Letters To The Editor

June 12, 2017

The article on Real Estate agent Sergio Gutierrez Diaz hit me strangely when he said he worked for a "7-star" hotel. I didn't know there was such a thing. There isn't. Not really.

If anyone cares, here's what Wikipedia says: Seven Stars. Some hotels have been advertised as seven star hotels. The Burj Al Arab hotel in Dubai was opened in 1998 with a butler for every room – this has been the first hotel being widely described as a "seven-star" property, but the hotel says the label originates from an unnamed British journalist on a press trip and that they neither encourage its use nor do they use it in their advertising. Similarly, the Emirates Palace Hotel in Abu Dhabi (open since 2005) is sometimes described as seven star as well, but the hotel uses only a five star rating.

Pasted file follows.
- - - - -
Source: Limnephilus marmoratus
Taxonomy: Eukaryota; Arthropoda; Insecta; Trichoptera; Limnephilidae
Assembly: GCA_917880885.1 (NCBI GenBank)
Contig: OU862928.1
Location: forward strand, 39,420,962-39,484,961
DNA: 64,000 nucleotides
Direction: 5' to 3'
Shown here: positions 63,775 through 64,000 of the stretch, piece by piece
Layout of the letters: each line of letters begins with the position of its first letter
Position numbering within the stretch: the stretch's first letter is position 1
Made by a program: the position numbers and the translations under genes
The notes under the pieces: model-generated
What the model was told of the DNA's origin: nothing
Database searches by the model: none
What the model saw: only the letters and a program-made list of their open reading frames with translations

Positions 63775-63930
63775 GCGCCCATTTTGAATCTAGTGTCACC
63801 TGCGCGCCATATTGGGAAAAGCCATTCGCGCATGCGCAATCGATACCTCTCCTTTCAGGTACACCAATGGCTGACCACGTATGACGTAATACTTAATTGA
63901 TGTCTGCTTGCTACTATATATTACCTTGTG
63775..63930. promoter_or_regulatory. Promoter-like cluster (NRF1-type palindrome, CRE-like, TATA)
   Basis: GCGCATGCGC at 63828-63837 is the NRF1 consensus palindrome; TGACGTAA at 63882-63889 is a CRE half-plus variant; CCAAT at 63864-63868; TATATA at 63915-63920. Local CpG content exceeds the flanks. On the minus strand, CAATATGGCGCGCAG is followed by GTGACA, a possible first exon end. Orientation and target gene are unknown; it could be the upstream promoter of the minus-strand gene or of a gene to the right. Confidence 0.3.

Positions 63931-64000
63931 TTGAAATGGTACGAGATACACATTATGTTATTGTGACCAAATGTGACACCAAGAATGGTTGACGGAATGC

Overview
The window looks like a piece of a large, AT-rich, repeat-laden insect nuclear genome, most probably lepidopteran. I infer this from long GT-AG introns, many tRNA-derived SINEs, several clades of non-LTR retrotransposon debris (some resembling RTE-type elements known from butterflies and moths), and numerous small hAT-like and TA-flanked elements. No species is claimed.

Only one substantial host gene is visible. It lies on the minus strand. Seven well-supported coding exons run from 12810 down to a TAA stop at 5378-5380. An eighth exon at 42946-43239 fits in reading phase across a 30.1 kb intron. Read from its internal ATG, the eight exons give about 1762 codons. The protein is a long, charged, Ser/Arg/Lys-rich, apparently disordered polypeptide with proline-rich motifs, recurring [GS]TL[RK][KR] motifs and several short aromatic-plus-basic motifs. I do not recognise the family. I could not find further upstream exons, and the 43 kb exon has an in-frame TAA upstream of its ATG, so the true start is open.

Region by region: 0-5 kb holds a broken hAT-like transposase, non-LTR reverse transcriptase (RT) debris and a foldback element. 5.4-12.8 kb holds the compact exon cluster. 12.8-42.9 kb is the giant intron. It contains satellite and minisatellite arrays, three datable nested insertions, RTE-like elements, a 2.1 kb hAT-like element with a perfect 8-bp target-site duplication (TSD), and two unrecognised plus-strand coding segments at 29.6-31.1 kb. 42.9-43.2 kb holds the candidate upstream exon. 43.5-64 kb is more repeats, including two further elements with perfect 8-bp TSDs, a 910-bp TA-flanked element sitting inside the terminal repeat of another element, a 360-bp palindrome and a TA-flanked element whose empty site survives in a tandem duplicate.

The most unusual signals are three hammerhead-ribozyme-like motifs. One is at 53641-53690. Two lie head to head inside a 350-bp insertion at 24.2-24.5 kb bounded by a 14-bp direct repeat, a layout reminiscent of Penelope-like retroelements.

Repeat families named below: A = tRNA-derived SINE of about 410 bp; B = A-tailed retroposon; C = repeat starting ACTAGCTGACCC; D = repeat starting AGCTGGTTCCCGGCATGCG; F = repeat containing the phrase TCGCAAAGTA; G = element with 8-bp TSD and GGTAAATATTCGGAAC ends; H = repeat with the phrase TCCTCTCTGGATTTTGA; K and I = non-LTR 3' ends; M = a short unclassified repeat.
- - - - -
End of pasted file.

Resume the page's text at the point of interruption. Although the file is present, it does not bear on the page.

The Galleria in Milan, Italy was opened in 2007 and it claims to have a seven star certificate from SGS Italy2008. However the SGS Italy (not the official tourism agency) only has five stars in the general hotel stars categorization, with the full title of the certificate being left unknown, just as the renewal process is unknown. Overall, as no traditional organization or formal body awards or recognizes any rating over five-star deluxe, such claims are meaningless and predominantly used for advertising purposes.

With all the bragging rights hotels claim here, it's probably good to understand the "real" rating system. Some obviously make up their own. 


Jennifer Kruzinski

Editor’s note: We got a chuckle out of it too. We let it go because that was a paid ad, not our editorial. The only hotel down here that even pretends to seven stars is the new Grand Velas, although it is very far from it. The only seven stars Grand Velas can claim is their public relations machine. I would give that team even eight stars. They do a good job for their hotel, they are relentless in their self promotion.